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Raymond Zondo slams state capture commission's legal team, investigators

The head of the Hawks, Godfrey Lebeya, was over a long period sidelined, ill-treated and prejudiced in many ways, said judge Raymond Zondo..
The head of the Hawks, Godfrey Lebeya, was over a long period sidelined, ill-treated and prejudiced in many ways, said judge Raymond Zondo..
Image: Alaister Russell

State capture commission chairperson deputy chief justice Raymond Zondo on Thursday lashed out at the commission's legal team and investigators for shoddy work in dealing with the affidavit filed by Hawks head Godfrey Lebeya.

At the centre of Zondo's dissatisfaction was whether Lebeya's submission fell within the commission's terms of reference.

Zondo was convinced that, in its current form, most of it did not and Lebeya was thus forced to abandon his testimony. Zondo called for further investigation before he makes a final call.

Furthermore, Zondo instructed the commission's legal team and investigators to never bring before him a witness's submission whose terms of reference were not clear. 

“There can be no doubt that Dr Lebeya, as he says, over a long period of time, was sidelined, ill-treated and prejudiced in many ways,” said Zondo.

“The concern I have is that it is not clear why that was the case. There may be other people who may have to be interviewed, who may bring more light and facts.

Zondo said it was difficult to understand why some of the things contained in Lebeya's statement had been done to him.

“In terms of what I see, to say the former president (Jacob Zuma) might have done or said this or that to somebody ... at this stage is just a suspicion, nothing more than that.

“I do get the impression that the legal team is not applying its mind fully to the issue and I think it is best that we adjourn the hearing of Dr Lebeya's evidence to allow further investigation to be done.”

Lebeya was expected to implicate, in the main, former national police commissioner Riah Phiyega, whom he believes frustrated his work, allegedly to protect former crime intelligence boss Richard Mdluli.

Zondo was not convinced the issues between Phiyega and Lebeya had a direct link to state capture or were merely a personal conflict.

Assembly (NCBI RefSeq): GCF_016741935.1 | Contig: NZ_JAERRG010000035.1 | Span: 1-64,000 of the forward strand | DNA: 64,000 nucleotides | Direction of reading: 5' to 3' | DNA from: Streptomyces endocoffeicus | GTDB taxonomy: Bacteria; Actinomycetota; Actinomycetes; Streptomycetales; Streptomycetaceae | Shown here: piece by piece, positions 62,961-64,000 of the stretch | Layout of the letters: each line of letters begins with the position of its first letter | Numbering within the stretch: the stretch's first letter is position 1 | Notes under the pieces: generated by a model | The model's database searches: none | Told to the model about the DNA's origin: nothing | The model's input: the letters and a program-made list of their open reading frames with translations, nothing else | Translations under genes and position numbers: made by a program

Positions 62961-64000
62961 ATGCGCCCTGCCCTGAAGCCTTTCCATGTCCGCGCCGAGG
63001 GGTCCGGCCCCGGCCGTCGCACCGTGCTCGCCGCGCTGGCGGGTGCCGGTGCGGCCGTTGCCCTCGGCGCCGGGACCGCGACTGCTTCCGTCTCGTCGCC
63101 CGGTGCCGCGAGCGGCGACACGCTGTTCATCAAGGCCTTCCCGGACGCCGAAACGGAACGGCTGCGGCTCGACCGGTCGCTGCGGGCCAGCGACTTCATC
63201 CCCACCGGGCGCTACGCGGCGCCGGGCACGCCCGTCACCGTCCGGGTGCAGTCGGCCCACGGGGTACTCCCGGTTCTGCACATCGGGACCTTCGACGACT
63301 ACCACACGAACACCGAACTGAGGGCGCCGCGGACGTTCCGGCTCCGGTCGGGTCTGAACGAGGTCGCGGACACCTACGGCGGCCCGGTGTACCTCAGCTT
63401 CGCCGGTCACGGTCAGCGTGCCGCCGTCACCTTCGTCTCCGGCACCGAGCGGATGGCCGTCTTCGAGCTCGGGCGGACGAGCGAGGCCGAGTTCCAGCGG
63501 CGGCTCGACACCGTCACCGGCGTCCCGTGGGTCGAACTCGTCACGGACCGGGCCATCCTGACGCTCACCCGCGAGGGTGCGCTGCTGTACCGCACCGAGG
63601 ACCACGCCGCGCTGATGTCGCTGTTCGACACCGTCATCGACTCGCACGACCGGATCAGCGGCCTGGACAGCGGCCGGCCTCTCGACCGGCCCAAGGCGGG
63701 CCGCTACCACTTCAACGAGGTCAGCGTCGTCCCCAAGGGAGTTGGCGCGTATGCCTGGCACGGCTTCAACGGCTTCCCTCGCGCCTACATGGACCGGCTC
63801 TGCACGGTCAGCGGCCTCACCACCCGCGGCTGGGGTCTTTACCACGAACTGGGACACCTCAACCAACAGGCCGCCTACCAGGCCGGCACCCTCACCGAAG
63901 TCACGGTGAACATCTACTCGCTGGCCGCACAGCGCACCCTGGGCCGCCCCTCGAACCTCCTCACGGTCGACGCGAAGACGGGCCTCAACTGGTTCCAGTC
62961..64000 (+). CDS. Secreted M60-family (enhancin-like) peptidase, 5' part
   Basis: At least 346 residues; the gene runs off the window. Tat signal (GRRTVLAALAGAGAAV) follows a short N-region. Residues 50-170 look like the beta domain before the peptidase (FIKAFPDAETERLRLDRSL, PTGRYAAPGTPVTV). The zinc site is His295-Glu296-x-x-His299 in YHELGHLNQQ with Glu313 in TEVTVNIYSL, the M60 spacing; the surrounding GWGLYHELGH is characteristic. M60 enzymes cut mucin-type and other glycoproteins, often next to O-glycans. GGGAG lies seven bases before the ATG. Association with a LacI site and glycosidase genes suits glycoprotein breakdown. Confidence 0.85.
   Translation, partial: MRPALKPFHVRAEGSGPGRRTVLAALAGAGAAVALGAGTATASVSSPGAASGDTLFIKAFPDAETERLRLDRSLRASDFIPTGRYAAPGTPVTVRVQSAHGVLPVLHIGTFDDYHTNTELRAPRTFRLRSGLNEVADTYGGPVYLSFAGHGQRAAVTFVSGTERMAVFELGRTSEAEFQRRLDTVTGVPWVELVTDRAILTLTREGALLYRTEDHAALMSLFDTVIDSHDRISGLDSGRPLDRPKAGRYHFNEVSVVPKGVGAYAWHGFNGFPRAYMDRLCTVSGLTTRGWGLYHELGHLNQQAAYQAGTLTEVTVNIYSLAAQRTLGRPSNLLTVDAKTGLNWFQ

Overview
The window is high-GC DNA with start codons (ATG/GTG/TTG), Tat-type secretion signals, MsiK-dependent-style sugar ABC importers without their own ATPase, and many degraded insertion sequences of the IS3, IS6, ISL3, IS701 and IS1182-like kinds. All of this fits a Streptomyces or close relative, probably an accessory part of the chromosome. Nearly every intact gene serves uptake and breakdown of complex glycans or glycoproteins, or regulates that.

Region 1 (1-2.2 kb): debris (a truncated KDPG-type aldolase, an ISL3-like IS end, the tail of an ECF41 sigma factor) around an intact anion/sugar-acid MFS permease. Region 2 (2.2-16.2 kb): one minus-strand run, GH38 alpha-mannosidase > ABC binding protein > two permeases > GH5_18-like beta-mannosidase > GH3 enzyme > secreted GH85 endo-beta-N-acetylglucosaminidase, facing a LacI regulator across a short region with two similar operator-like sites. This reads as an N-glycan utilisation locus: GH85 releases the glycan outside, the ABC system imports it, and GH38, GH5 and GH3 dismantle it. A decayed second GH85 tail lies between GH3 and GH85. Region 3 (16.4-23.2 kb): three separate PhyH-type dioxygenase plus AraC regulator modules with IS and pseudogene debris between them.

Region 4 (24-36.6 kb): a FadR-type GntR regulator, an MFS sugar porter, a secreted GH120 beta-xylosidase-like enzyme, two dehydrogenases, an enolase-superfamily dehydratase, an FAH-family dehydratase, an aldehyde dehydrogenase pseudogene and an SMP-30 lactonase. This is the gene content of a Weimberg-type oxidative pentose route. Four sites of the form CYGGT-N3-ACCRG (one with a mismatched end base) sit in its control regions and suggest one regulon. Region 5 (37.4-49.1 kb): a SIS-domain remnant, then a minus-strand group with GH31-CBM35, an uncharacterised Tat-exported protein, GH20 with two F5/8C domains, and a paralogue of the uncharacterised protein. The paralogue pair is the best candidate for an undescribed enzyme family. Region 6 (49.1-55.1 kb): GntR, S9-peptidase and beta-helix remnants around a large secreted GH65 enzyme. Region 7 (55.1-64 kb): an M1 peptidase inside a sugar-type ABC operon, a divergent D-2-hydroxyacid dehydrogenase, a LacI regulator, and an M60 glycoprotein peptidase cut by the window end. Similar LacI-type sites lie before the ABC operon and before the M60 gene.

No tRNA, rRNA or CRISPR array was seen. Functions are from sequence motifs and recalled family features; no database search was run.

His frustration with the legal team and investigators was that they had not interviewed Phiyega while investigating Lebeya's statement.

He had a go at advocate Susan Wentzel, who was meant to lead Lebeya's evidence.

“Has she (Phiyega) been approached?” asked Zondo.

“As yet, she has not,” responded Wentzel.

Zondo went on: “And it is wrong that she has not been approached. The legal team is wrong to not have done that, the investigators are wrong not to have done that. But more than the investigators, I blame the legal team.

“This because the legal team must guide the investigators. When they read these statements, they see all of these things. Before arrangements are made to prepare for the witness to come and give evidence, the legal team must say, 'hang on, there are these things'.

“More than anything, the legal team must ask with regards to each witness 'how does this witness's evidence fit into the terms of reference?'. That question must be asked and no member of the legal team must not be ready to deal with that,” Zondo said.

“If Ms Phiyega says it was because of personal differences ... can it be said that it falls within the terms of reference? Was it corruption, was it fraud or was it state capture? Or could it be that maybe she just did not like him for whatever reason, which would be wrong, but not everything which is wrong falls within the terms of reference of the commission.”

Zondo said he expected better from the legal team. It had wasted a day because it had not done its job properly.

The commission is scheduled to resume next week.

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